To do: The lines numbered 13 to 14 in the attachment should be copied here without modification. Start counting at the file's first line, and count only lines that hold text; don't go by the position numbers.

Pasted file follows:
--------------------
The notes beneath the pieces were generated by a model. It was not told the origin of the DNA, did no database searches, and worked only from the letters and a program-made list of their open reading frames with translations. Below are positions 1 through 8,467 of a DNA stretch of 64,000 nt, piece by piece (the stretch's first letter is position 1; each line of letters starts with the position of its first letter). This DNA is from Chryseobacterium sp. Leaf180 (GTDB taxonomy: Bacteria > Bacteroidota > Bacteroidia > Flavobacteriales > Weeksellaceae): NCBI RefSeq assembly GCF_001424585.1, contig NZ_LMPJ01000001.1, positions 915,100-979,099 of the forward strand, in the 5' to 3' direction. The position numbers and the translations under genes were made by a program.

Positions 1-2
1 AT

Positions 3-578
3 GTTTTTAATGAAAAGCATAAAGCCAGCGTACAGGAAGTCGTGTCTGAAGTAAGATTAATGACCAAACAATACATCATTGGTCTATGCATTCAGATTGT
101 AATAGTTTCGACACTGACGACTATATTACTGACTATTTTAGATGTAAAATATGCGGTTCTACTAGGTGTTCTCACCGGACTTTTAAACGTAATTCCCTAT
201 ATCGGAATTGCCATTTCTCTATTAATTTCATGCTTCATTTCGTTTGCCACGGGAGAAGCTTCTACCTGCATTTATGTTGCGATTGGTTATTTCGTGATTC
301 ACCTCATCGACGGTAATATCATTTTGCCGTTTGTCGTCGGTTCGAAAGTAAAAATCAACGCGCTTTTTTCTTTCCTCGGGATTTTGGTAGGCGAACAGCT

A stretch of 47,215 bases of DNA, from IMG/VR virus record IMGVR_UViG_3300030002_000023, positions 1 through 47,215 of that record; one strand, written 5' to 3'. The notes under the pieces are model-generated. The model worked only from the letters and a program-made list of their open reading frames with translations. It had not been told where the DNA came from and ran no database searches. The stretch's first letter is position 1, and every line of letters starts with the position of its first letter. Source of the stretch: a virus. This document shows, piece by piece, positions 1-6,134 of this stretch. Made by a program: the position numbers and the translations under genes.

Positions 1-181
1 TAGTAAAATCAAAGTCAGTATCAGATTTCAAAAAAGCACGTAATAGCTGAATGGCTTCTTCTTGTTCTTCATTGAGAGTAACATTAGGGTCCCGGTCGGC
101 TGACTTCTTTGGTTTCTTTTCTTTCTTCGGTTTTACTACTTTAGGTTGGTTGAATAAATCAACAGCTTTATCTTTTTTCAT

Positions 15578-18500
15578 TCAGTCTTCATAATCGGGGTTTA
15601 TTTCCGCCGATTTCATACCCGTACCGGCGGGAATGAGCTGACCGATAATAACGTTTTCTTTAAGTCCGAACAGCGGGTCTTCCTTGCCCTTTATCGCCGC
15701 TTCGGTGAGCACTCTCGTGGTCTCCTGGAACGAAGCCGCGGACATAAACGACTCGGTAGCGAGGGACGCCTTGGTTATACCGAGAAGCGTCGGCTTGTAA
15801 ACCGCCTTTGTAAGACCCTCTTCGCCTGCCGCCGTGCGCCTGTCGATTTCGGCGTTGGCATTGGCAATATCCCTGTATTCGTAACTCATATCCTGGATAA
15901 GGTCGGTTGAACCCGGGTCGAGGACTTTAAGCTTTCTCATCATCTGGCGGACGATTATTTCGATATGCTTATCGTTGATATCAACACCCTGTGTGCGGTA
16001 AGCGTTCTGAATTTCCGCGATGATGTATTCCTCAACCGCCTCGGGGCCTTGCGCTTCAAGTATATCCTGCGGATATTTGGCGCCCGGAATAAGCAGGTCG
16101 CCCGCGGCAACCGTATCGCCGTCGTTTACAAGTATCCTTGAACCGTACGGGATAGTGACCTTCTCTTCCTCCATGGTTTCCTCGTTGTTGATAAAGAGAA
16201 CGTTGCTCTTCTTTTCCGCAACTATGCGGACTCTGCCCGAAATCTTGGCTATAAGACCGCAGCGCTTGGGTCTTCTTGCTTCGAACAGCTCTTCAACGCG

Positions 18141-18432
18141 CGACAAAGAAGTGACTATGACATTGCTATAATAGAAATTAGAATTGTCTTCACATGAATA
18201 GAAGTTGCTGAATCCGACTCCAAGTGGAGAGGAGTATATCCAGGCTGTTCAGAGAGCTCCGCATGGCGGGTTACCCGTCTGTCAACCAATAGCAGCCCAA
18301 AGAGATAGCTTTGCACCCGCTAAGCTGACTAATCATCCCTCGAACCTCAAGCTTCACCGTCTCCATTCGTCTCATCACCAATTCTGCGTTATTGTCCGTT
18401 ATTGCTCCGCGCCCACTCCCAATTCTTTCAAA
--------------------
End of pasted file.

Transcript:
Positions 15578-18500
15578 TCAGTCTTCATAATCGGGGTTTA